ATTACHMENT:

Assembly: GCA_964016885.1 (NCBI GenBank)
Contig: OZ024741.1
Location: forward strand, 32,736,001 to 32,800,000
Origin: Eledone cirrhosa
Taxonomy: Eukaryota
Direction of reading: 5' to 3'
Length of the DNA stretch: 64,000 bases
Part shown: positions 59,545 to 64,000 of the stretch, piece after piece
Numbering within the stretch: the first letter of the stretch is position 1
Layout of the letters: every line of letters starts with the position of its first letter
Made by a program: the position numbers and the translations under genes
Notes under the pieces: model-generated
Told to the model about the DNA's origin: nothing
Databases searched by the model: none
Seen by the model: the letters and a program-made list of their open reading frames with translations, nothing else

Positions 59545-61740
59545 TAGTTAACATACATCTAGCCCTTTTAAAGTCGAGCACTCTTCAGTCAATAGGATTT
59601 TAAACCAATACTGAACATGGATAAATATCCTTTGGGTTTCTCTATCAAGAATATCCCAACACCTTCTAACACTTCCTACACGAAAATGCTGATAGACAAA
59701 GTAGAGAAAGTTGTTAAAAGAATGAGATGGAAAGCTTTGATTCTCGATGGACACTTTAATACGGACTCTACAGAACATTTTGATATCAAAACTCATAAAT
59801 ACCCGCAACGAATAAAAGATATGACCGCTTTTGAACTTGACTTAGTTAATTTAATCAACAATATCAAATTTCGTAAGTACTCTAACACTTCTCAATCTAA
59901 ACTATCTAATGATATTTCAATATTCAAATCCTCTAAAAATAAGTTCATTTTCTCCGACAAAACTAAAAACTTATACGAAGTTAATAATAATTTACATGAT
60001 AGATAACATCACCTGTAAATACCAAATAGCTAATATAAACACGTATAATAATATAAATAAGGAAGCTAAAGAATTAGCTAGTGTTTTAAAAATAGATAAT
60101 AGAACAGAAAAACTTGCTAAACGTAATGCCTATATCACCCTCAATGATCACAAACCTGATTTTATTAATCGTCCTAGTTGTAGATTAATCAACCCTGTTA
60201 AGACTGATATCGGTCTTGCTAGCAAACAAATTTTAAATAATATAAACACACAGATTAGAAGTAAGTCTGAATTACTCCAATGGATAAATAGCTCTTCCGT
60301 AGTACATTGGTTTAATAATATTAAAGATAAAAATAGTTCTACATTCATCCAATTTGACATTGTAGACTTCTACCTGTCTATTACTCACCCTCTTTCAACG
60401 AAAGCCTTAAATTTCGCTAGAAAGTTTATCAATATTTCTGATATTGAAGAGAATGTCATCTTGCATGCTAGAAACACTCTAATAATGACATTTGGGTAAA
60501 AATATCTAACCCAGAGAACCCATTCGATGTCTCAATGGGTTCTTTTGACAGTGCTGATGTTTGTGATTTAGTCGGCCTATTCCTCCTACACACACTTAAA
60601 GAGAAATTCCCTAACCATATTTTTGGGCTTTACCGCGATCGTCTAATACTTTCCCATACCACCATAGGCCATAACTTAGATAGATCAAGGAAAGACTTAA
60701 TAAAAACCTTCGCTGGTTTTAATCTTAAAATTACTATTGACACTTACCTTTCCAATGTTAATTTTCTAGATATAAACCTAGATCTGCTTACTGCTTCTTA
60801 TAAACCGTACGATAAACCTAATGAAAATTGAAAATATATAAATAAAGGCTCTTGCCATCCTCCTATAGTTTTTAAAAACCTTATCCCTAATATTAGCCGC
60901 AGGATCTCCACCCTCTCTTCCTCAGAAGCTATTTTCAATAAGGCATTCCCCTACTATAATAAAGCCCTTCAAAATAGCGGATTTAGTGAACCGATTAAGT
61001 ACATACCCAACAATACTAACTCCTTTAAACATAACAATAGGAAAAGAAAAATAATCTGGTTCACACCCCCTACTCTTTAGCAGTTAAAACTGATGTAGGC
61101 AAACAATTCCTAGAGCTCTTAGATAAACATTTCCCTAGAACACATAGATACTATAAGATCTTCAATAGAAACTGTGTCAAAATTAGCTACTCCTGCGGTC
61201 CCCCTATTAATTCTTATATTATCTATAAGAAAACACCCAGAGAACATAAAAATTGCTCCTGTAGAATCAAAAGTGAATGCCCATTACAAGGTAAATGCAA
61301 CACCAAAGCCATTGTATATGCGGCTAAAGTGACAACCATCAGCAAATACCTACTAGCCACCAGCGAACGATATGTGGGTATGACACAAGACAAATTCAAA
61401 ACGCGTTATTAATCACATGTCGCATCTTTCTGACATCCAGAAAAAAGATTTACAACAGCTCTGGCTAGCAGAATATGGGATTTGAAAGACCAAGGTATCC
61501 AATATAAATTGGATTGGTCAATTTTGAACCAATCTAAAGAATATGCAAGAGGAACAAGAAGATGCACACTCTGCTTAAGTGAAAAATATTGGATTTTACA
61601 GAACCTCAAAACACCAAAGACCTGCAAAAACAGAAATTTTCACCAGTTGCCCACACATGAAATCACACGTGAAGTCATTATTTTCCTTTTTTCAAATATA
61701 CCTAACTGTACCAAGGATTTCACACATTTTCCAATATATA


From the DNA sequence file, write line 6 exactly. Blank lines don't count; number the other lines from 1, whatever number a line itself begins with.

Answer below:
Direction of reading: 5' to 3'